Mutually exclusive

Dark sky photography is a fascinating challenge for me.

Cameras and software continue to improve in ways that make photos of a full moon rising over the landscape more than a bright light and a silhouette.DSC_7988

One important factor is that the night before the full moon, and the night of the full moon, the sun sets right about the same time….so it provides some light, and maybe some color, for the landscape.

Shooting pictures of stars…and the ultimate: the Milky Way…requires one major thing that is harder to find than you think. Darkness.

I mean really, really dark skies. Even a city 50 miles away can produce so much ambient light that it blows a great Milky Way shot.

But the moon is also a torch in the sky that will prevent a decent Milky Way photo.

Life is full of compromises, and so are many of my daily shoots. I can’t bring the family 70 miles from the coach just any old time of day or night, nor can they just sit in the car in the dark for hours while I wait for exactly the right circumstance to trigger the shutter.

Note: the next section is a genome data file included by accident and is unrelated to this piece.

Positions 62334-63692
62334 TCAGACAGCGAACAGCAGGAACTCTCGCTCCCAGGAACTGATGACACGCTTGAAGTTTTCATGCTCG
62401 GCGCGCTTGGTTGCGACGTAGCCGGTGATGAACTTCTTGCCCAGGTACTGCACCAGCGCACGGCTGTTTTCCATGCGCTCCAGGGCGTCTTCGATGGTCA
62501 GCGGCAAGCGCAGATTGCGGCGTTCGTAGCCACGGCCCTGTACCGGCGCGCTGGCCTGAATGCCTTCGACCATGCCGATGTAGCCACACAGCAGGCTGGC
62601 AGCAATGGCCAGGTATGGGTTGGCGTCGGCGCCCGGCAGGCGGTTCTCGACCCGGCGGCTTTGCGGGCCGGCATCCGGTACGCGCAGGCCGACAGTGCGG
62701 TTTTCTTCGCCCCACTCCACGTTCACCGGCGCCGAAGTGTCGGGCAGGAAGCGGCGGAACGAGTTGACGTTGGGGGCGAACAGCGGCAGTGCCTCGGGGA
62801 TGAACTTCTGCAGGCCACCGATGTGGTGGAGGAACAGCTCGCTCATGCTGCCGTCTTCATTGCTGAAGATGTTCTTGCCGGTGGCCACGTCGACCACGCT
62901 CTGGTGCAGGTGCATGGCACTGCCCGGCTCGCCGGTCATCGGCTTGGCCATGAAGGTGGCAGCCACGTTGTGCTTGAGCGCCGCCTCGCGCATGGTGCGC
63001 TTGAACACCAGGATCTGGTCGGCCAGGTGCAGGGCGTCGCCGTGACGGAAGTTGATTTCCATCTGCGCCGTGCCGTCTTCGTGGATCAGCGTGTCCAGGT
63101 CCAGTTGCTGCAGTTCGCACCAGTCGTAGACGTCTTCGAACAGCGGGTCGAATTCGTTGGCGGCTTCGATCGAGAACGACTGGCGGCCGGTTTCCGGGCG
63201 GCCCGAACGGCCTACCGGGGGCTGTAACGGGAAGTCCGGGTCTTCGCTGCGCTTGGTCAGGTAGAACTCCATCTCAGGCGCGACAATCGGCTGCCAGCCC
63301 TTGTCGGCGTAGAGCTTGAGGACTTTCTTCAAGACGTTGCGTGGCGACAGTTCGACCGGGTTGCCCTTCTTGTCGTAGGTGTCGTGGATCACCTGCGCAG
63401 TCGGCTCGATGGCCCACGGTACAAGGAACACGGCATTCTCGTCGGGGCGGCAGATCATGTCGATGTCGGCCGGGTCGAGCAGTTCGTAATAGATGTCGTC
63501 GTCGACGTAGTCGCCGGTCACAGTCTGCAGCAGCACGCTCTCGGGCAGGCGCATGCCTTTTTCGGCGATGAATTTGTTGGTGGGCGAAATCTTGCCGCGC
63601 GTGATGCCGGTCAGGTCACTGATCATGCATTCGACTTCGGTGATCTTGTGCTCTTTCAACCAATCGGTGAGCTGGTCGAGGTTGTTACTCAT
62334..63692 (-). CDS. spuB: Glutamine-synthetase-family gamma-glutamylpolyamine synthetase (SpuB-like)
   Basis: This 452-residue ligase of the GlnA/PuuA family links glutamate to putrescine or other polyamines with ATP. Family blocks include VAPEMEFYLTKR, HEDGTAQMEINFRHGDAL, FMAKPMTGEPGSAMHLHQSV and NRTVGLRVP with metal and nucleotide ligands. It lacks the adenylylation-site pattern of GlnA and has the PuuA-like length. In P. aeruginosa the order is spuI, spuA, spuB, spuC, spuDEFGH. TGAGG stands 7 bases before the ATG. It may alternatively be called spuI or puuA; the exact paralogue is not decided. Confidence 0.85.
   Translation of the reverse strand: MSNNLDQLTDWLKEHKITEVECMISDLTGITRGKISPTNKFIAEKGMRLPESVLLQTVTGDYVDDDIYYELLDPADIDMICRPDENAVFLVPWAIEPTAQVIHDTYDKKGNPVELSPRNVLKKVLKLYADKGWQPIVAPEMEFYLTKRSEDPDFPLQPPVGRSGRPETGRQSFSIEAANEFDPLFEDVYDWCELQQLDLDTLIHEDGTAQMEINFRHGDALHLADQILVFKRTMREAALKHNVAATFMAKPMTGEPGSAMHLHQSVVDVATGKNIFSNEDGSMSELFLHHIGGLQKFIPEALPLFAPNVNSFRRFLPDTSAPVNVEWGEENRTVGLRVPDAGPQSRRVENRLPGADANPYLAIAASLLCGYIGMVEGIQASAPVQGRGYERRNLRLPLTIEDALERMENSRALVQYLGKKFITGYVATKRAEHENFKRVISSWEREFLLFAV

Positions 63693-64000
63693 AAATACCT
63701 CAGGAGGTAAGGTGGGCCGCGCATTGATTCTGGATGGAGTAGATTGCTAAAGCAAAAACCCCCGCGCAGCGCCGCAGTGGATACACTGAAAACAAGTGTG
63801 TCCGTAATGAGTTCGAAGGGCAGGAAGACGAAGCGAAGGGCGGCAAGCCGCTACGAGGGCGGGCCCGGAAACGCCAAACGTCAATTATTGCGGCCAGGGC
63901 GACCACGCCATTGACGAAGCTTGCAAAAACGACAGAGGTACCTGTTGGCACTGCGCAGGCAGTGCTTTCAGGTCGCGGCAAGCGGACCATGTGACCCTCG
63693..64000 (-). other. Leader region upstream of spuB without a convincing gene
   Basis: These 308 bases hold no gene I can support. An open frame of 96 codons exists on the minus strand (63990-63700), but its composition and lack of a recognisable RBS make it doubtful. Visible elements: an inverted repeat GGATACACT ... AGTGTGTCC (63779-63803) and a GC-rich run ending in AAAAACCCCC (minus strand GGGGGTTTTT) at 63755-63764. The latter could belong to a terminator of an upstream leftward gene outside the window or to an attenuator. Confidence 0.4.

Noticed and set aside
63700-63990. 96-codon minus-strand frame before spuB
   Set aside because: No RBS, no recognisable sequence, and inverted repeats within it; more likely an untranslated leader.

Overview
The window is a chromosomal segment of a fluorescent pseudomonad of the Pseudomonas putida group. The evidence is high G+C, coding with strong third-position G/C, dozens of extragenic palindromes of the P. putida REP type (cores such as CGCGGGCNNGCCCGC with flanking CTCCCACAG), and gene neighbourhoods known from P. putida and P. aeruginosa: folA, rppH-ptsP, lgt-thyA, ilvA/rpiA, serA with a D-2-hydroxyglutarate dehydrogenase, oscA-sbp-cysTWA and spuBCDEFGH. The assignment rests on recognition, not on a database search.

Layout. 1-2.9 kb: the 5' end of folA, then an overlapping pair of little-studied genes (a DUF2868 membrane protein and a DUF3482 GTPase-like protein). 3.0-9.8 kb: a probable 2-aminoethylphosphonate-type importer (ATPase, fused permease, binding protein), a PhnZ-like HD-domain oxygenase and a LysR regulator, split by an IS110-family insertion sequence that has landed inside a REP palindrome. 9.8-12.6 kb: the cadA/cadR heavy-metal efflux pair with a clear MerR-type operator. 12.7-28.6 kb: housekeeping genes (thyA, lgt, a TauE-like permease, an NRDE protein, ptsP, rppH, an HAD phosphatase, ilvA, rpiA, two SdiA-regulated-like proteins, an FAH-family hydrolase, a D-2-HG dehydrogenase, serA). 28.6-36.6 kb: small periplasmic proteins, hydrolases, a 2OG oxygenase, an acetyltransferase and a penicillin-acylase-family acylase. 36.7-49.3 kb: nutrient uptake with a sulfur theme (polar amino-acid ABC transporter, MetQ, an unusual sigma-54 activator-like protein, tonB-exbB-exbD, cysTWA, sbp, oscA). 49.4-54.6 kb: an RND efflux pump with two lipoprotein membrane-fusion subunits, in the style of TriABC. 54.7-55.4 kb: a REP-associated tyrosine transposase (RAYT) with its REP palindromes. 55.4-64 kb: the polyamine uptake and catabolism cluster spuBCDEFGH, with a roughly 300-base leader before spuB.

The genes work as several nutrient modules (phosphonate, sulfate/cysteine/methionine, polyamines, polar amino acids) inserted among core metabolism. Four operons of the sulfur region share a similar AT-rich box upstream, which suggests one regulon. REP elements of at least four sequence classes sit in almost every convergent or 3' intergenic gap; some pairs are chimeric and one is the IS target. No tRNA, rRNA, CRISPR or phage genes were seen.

But Robyn is always up for a good adventure, and Ross & Ryan are more cooperative about getting up in the middle of the night once in a while than you’d expect!

So when I wanted to get a Milky Way photo above the Teton mountains, and suggested we get up at 2 am and make the 90-minute drive to the park, they were all agreeable!

The shutter went *click* on this one at 4:20 am. It was 28 degrees outside.DSC_0251

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12 thoughts on “Mutually exclusive

  1. That is totally a money shot if I ever saw one! Perfect. Thanks to R, R, and R for letting you try this, but now you all need to be rewarded by having this photo appear in National Geographic. Much of the National Geographic award criteria go to the the story behind the photo and the circumstances, which is why your story you told here will help this photo get published in their magazine.

    • Ya think, Ken? Okay, just send small, unmarked bills in a plain envelope….

      But seriously, thank you from the bottom of my heart. I was pleased with the result…but could see where some useful tweaks could be made next time! I’m waaaay early in the learning curve on this night photo stuff…it’s not as obvious or intuitive as conventional landscape photos. Stay tuned!

  2. Doug, one of the best shots of the Perseid Meteor event I’ve seen. Natl geographic should be interested. Clear western sky is truly incredible. Thanks…tc

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